29 Mar 2020 UK Asks Intended Parents to 'Avoid Becoming Pregnant' During COVID-19 Pandemic
British and European reproductive health experts are advising those undertaking fertility treatments to "avoid becoming pregnant" during the COVID-19 pandemic, as numbers of infections mount and health resources are stretched to the limit.
Guidance issued March 18 by the British Fertility Society (BFS) and the Association of Reproductive and Clinical Scientists (ARCS) asks, but does not order, UK fertility clinics to “suspend treatments” in response to the global COVID-19 pandemic, according to an article in BioNews.
The guidance covers in vitro fertilization (IVF), frozen embryo transfer, surgical sperm retrieval, intrauterine insemination (IUI) and ovulation induction procedures. “The guidance is in line with recommendations from the European Society of Human Reproduction and Embryology (ESHRE), who have advised all those considering fertility treatment to 'avoid becoming pregnant at this time',” BioNews reports.
The guidance also urged fertility clinics to consider their 'wider social responsibility' to avoid stressing UK’s National Health Service, which is already stretching to cope with the coronavirus pandemic, with the potential of complications arising from fertility treatments.
The guidelines for fertility clinics are similar to those published and updated March 20 by the American Society for Reproductive Medicine (ASRM). ASRM advises clinics to:
- Suspend initiation of new treatment cycles, including ovulation induction, intrauterine inseminations (IUIs), in vitro fertilization (IVF) including retrievals and frozen embryo transfers, as well as non-urgent gamete cryopreservation.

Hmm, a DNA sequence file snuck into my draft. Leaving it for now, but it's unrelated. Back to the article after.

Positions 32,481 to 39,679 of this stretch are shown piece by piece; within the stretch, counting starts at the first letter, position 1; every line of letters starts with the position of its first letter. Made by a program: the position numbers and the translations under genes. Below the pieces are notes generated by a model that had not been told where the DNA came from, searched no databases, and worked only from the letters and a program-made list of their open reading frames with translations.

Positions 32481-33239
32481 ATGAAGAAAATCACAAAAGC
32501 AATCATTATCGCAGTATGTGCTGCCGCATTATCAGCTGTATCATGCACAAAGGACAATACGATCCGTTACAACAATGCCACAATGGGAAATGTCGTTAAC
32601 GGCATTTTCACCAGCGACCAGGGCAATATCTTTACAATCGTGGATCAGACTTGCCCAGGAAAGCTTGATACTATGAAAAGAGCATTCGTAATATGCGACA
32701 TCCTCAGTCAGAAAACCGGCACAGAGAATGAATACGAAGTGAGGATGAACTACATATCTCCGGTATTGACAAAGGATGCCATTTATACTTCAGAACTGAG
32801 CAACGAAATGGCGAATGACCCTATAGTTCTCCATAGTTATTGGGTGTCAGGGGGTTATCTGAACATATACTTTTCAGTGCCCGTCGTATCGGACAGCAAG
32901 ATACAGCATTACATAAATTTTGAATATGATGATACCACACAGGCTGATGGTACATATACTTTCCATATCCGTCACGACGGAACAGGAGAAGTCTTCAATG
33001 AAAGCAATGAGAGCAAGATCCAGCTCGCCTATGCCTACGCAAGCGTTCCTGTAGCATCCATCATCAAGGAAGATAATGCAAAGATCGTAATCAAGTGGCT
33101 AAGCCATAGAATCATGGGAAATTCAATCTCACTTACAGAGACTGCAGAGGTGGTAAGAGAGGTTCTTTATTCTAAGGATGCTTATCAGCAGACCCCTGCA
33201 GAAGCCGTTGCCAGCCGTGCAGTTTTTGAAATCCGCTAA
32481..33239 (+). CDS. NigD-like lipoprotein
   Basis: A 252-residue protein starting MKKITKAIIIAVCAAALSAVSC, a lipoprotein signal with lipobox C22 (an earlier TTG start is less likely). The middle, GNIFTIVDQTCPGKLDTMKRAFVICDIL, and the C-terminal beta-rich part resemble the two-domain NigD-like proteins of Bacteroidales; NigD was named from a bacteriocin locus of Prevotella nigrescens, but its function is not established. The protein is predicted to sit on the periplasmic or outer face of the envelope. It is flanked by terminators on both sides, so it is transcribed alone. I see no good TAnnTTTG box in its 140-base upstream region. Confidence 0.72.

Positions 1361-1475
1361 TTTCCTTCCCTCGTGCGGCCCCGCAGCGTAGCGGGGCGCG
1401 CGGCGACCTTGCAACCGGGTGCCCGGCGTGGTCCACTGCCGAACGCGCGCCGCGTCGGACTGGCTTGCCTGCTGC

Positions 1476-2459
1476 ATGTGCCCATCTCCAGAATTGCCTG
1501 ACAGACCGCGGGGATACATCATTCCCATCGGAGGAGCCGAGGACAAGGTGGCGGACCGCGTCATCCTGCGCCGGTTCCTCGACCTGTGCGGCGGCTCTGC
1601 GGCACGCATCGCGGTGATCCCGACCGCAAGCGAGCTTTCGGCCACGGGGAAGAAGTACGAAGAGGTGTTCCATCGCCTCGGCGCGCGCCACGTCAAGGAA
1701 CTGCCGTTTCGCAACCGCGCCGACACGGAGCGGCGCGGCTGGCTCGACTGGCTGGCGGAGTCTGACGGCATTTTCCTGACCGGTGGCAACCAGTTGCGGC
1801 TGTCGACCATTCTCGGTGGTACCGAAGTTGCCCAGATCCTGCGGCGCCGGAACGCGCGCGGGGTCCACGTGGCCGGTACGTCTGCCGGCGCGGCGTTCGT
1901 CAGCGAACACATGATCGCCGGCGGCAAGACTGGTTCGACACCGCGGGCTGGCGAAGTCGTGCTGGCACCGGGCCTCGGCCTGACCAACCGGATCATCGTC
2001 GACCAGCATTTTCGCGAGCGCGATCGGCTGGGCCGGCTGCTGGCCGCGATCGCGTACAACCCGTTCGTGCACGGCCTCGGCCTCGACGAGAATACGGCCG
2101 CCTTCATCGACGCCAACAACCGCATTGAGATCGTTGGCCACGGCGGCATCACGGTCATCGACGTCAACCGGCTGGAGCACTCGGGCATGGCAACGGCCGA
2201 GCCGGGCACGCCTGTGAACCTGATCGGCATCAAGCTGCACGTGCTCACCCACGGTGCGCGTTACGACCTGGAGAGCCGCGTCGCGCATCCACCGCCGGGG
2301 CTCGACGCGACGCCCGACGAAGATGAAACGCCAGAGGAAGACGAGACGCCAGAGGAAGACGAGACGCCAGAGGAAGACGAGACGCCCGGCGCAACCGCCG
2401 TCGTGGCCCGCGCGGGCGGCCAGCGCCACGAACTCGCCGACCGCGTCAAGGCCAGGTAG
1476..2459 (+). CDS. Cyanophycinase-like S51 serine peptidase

- Strongly consider cancellation of all embryo transfers whether fresh or frozen.
- Continue to care for patients who are currently “in-cycle” or who require urgent stimulation and cryopreservation.
- Suspend elective surgeries and non-urgent diagnostic procedures.
- Minimize in-person interactions and increase utilization of telehealth.
Some observers say the guidances present a double standard that discriminates against people undergoing fertility treatment. Referring to speculation that weeks of self-isolation and sheltering in place will fuel a future baby boom, BioNews cites an intended parent asking whether fertile couples will likewise be asked to refrain from reproducing.
As inconvenient and disappointing as it is for intended parents, donors and surrogates to put best-laid plans on hold, this is exactly what we and our colleagues are advising our clients. Until we have a better idea of when and how health officials will be able to bring the coronavirus outbreak under control, a wait-and-see strategy is best.
For more information and breaking news articles about the coronavirus pandemic, visit our COVID-19 news page here.